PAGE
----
• Fresh and frozen vegetables
  • Fresh and frozen fruits
  • Beans and lentils
  • Sugar-free nondairy plant milk
  • Whole, unprocessed grains
  • Seeds
  • Nuts
  • Healthy oils

Work towards eliminating:

  • Sweets
  • Processed junk food
  • Sugary cereals
  • Baked package goods
  • Chips, crackers, salty snacks
  • Buttery popcorn
  • Processed white bread products
  • Dairy
  • Processed meats and poultry
  • Canned soups/noodle packets
  • Refined oils

Physical Activity


Work towards increasing:

  • Taking the stairs
  • Moving while doing a stagnant activity: watching TV, working, studying, etc.
  • Walking or riding your bike whenever possible
  • Dancing, Tai Chi, or yoga at home
  • Using common household objects to help work out

Work towards decreasing:

  • Sitting for long periods of time
  • Long hours of sedentary behavior
  • Watching TV without exercise
  • Avoiding the stairs
  • Days without any form of physical activity

Sleep


Work towards increasing:

  • Relaxation before bedtime
  • Enjoying a regular schedule
  • Meditation
  • Light during the day
  • Exercise earlier in the day

Work towards eliminating:

  • Electronic usage at night
  • Eating before bed
  • Drinking caffeinated beverages at night
  • Noise that wakes you up
  • Physical activity later in the evening

Cognitive Stimulation


Work towards increasing:

  • Time spent with families and friends
  • Activities you love
  • Learning new, cognitively challenging activities
  • Being a part of different social circles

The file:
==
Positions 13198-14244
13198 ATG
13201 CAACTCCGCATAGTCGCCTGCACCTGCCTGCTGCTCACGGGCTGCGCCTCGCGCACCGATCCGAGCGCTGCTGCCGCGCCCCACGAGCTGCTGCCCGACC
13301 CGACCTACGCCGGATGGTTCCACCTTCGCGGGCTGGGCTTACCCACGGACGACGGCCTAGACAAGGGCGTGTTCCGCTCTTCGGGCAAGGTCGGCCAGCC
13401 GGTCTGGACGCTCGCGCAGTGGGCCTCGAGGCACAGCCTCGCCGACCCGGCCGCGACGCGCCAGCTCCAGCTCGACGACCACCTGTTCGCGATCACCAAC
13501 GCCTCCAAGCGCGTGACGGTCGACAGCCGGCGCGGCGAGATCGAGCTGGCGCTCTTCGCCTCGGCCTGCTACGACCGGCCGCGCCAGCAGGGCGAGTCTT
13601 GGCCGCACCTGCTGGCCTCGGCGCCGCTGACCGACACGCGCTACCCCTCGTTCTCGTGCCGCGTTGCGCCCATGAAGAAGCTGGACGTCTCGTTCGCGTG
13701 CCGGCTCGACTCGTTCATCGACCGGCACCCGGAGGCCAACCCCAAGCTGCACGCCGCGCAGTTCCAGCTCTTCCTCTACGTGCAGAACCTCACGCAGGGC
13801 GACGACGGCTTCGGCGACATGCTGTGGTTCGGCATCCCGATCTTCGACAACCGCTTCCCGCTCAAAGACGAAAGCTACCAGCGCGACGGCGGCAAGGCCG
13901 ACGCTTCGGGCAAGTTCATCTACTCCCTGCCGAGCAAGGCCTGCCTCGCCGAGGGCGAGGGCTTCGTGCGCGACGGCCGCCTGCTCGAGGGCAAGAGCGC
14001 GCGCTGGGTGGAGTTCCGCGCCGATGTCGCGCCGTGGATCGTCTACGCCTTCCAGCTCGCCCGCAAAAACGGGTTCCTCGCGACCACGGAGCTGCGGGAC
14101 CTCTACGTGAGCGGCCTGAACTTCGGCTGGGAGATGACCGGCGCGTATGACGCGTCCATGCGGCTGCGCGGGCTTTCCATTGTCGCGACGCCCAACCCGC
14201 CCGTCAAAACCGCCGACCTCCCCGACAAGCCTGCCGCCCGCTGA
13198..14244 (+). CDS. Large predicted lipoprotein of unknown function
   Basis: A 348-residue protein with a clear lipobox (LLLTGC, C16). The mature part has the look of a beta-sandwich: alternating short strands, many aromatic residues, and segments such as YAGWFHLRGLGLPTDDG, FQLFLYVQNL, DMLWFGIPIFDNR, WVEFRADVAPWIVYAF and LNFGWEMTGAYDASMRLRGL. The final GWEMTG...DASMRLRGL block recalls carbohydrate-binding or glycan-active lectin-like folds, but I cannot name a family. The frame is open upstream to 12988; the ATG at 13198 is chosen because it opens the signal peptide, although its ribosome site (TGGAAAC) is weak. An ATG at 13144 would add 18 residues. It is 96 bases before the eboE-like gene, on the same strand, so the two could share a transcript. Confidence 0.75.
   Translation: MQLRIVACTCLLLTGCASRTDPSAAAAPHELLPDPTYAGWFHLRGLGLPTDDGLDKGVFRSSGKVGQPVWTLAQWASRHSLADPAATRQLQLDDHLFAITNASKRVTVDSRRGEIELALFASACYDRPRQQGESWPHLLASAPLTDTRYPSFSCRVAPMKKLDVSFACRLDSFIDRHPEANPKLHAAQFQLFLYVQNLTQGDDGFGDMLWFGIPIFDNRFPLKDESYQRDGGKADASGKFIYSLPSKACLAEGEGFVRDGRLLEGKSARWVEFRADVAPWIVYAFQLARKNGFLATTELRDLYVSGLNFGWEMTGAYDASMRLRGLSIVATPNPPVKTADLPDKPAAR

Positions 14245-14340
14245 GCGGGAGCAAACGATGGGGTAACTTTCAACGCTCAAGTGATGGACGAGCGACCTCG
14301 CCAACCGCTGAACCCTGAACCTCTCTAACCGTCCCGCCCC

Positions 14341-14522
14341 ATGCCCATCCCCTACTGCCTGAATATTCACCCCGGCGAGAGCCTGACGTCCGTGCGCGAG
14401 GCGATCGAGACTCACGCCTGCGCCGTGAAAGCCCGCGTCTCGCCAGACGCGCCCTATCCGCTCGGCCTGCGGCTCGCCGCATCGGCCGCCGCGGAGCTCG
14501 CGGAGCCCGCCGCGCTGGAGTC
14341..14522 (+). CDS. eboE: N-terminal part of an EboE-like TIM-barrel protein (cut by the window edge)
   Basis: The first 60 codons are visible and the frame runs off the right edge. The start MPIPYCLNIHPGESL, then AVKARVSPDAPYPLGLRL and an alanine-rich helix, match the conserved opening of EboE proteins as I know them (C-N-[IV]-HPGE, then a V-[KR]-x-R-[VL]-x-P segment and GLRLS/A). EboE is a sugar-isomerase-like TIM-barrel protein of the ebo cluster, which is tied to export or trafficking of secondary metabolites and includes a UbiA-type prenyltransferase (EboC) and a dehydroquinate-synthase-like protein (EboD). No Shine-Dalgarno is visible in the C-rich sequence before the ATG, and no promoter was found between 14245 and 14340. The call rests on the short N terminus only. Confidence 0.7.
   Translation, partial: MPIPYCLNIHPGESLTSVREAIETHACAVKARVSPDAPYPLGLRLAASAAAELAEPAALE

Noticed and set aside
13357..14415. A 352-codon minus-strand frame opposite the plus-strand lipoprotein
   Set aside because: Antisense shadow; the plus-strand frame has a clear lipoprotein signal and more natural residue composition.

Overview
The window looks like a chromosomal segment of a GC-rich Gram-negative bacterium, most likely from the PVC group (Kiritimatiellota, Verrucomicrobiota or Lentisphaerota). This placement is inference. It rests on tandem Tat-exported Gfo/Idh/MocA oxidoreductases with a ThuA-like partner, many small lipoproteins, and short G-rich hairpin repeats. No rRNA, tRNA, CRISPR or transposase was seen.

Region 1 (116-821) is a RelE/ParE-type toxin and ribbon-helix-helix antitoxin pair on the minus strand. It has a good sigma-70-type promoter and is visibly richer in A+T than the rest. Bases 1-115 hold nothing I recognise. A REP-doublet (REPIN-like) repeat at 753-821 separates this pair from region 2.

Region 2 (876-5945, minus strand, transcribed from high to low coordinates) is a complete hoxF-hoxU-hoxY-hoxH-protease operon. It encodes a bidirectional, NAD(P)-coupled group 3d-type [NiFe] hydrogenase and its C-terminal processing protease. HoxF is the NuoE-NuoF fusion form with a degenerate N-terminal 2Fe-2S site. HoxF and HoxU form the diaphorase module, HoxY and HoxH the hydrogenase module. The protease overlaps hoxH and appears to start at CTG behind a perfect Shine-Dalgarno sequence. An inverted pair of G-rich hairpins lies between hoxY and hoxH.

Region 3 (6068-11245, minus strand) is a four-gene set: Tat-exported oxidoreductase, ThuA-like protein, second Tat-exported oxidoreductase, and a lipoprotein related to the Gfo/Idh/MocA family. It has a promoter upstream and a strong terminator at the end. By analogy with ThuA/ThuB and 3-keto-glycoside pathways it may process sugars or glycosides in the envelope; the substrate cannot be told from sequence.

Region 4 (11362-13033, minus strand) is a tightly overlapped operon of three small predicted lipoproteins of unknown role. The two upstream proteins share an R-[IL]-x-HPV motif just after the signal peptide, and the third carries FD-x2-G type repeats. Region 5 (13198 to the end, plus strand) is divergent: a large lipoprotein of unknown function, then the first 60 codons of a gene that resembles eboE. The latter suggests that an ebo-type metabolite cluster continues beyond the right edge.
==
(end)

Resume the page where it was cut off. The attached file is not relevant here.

• Walking
  • Yoga
  • Listening to music
  • Cultivating healthy relationships
  • Living a purpose driven life

Work towards decreasing:

  • Long periods of inactivity
  • Sitting for extended periods of time
  • Daily screen time
  • Listening to music loudly
  • Overstimulation from multitasking and information overload

Toxic Exposure


Work towards increasing:

  • Cruciferous vegetables
  • Exfoliating your skin with Epsom salt baths or saunas
  • Intake of filtered water
  • Quality sleep
  • Organic foods

Work towards eliminating:

  • Toxic body hygiene products
  • Chemical filled cleaners
  • GMOs
  • Glyphosate


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An Inflammation-Centric View of Neurological Disease, Beyond the Neuron, Skaper, SD (Department of Pharmaceutical and Pharmacological Sciences, University of Padua, Padua, Italy) 

Ayurvedic Approach to Food and Dietary Supplements for the Brain and Neurologic Health, Sharma, H (Integrative Medicine, The Ohio State University, Columbus, OH, USA)